**Q3:**

The following distribution shows the daily pocket allowance of children of a locality. The mean pocket allowance is Rs.18. Find the missing frequency f.

Daily pocket allowance (in Rs) | 11 – 13 | 13 – 15 | 15 – 17 | 17 – 19 | 19 – 21 | 21 – 23 | 23 – 25 |

Number of workers | 7 | 6 | 9 | 13 | f | 5 | 4 |

**Answer:**

To find the class mark (xi) for each interval, the following relation is used.

Given that, mean pocket allowance,

Taking 18 as assured mean (a), di and fidi are calculated as follows.

Daily pocket allowance (in Rs) | Number of childrenfi | Class mark x_{i} | d_{i} = x_{i} -18 | fi(d_{i}) |

11 – 13 | 7 | 12 | – 6 | – 42 |

13 – 15 | 6 | 14 | – 4 | – 24 |

15 – 17 | 9 | 16 | – 2 | – 18 |

17 – 19 | 13 | 18 | 0 | 0 |

19 – 21 | f | 20 | 2 | 2 f |

21 – 23 | 5 | 22 | 4 | 20 |

23 – 25 | 4 | 24 | 6 | 24 |

Total | 2f – 40 |

From the table, we obtain

Hence, the missing frequency, f, is 20.

**Q4:**

Thirty women were examined in a hospital by a doctor and the number of heart beats per minute were recorded and summarized as follows. Fine the mean heart beats per minute for these women, choosing a suitable method.

Number of heart beats per minute | 65 – 68 | 68 – 71 | 71 – 74 | 74 – 77 | 77 – 80 | 80 – 83 | 83 – 86 |

Number of women | 2 | 4 | 3 | 8 | 7 | 4 | 2 |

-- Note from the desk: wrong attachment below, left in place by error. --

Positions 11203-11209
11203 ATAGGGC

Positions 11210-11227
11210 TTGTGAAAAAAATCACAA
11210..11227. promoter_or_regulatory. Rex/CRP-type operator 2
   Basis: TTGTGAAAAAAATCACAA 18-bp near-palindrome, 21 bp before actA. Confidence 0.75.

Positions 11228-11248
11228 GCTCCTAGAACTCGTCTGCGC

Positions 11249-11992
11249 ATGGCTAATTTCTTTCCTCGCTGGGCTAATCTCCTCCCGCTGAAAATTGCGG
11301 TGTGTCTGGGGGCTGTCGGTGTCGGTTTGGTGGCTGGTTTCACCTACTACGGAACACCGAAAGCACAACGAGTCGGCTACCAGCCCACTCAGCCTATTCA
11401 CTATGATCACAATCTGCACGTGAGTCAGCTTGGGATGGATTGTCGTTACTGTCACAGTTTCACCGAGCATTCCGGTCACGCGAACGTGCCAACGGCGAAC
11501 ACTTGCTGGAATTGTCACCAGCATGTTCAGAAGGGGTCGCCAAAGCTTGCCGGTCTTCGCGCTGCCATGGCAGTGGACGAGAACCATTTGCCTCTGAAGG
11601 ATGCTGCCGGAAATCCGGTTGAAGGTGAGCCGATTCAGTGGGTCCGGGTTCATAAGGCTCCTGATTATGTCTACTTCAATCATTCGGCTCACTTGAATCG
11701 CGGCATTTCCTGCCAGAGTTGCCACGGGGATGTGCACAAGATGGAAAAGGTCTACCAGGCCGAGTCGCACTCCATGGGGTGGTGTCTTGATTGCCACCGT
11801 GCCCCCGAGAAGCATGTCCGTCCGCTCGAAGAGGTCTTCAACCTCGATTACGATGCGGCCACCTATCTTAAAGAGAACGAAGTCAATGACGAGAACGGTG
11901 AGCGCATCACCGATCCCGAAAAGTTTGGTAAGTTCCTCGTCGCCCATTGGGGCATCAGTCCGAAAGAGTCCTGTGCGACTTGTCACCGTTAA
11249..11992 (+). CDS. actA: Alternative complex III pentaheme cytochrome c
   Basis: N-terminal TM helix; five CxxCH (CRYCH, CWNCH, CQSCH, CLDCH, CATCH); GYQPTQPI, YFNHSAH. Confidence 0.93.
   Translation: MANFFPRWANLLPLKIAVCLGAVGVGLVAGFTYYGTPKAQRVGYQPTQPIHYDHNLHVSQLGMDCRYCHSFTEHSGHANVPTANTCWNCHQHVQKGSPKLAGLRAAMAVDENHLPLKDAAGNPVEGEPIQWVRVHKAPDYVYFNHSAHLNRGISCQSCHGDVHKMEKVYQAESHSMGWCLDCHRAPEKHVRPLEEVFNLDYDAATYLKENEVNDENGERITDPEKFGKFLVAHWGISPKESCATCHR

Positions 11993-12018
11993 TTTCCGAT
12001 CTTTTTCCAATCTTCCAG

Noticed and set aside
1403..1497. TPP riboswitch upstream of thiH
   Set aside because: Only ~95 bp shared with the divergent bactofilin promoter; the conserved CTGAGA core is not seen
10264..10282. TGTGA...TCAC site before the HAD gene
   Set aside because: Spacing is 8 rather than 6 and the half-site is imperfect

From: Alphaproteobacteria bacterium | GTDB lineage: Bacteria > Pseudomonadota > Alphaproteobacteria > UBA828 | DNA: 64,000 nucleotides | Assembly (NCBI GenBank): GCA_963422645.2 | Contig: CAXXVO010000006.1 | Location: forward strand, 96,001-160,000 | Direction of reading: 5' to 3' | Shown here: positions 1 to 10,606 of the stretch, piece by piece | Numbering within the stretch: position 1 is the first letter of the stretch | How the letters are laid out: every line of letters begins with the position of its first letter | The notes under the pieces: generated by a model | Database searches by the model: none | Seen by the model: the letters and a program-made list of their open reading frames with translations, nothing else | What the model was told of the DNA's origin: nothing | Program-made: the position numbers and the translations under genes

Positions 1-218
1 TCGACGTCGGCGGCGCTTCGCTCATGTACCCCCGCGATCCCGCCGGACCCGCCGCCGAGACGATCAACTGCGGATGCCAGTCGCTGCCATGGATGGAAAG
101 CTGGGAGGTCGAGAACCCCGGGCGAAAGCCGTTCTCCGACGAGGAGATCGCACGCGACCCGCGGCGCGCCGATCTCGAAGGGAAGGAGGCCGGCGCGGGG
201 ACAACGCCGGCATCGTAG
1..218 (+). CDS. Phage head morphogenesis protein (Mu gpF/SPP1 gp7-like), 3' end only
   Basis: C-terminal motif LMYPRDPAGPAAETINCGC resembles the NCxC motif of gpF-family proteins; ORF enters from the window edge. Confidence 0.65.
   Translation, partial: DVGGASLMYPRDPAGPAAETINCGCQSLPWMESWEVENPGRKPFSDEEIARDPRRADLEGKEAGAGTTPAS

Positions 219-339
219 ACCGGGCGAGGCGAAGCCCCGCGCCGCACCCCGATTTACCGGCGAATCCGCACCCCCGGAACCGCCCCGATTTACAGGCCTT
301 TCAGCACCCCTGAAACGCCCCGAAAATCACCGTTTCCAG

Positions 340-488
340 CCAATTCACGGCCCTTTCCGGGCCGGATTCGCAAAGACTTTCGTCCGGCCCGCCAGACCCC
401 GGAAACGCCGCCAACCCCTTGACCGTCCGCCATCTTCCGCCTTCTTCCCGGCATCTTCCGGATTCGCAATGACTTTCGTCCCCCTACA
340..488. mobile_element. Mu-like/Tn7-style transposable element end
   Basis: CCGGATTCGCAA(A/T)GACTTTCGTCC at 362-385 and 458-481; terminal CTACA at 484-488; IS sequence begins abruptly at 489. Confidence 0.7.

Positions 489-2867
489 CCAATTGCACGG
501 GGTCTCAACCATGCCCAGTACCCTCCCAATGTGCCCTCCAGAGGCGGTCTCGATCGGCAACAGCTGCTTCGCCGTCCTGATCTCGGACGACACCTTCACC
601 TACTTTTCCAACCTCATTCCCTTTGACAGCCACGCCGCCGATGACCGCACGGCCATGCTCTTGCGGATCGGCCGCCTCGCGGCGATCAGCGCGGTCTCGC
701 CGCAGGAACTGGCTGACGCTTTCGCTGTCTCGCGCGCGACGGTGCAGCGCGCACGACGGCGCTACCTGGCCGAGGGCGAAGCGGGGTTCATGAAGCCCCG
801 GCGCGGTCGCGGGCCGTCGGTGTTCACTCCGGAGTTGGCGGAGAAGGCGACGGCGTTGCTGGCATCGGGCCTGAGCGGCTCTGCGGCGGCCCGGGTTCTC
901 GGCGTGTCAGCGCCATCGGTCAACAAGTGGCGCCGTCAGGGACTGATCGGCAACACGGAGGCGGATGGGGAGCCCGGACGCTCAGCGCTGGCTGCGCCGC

**Answer:**

To find the class mark of each interval (x_{i}), the following relation is used.

Class size, h, of this data = 3

Taking 75.5 as assumed mean (a), d_{i}, u_{i}, f_{i}u_{i} are calculated as follows

Number of heart beats per minute | Number of womenf_{i} | x _{i} | d_{i} = x_{i} -75.5 | F _{i}u_{i} | |

65 – 68 | 2 | 66.5 | – 9 | – 3 | – 6 |

68 – 71 | 4 | 69.5 | – 6 | – 2 | – 8 |

71 – 74 | 3 | 72.5 | – 3 | – 1 | – 3 |

74 – 77 | 8 | 75.5 | 0 | 0 | 0 |

77 – 80 | 7 | 78.5 | 3 | 1 | 7 |

80 – 83 | 4 | 81.5 | 6 | 2 | 8 |

83 – 86 | 2 | 84.5 | 9 | 3 | 6 |

Total | 30 | 4 |

From the table, we obtain

Therefore, mean hear beats per minute for these women are 75.9 beats per minute.

***Q5:**

In a retail market, fruit vendors were selling mangoes kept in packing boxes. These boxes contained varying number of mangoes. The following was the distribution of mangoes according to the number of boxes.

Number of mangoes | 50 – 52 | 53 – 55 | 56 – 58 | 59 – 61 | 62 – 64 |

Number of boxes | 15 | 110 | 135 | 115 | 25 |